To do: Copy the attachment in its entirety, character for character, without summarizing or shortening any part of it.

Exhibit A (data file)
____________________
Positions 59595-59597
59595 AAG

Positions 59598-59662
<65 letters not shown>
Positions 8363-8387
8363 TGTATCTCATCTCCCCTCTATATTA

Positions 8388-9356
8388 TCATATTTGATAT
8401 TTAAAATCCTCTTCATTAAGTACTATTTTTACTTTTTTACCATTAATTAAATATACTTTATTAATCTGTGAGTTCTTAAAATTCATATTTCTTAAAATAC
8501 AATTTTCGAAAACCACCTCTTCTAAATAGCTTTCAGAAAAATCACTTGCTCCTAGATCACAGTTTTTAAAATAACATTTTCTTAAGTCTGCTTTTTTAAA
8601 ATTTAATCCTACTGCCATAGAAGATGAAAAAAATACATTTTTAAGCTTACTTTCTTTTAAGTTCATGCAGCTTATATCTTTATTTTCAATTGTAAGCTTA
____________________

Positions 59595-59597
59595 AAG

Positions 59598-59662
<65 letters not shown>
Positions 8363-8387
8363 TGTATCTCATCTCCCCTCTATATTA

Positions 8388-9356
8388 TCATATTTGATAT
8401 TTAAAATCCTCTTCATTAAGTACTATTTTTACTTTTTTACCATTAATTAAATATACTTTATTAATCTGTGAGTTCTTAAAATTCATATTTCTTAAAATAC
8501 AATTTTCGAAAACCACCTCTTCTAAATAGCTTTCAGAAAAATCACTTGCTCCTAGATCACAGTTTTTAAAATAACATTTTCTTAAGTCTGCTTTTTTAAA
8601 ATTTAATCCTACTGCCATAGAAGATGAAAAAAATACATTTTTAAGCTTACTTTCTTTTAAGTTCATGCAGCTTATATCTTTATTTTCAATTGTAAGCTTA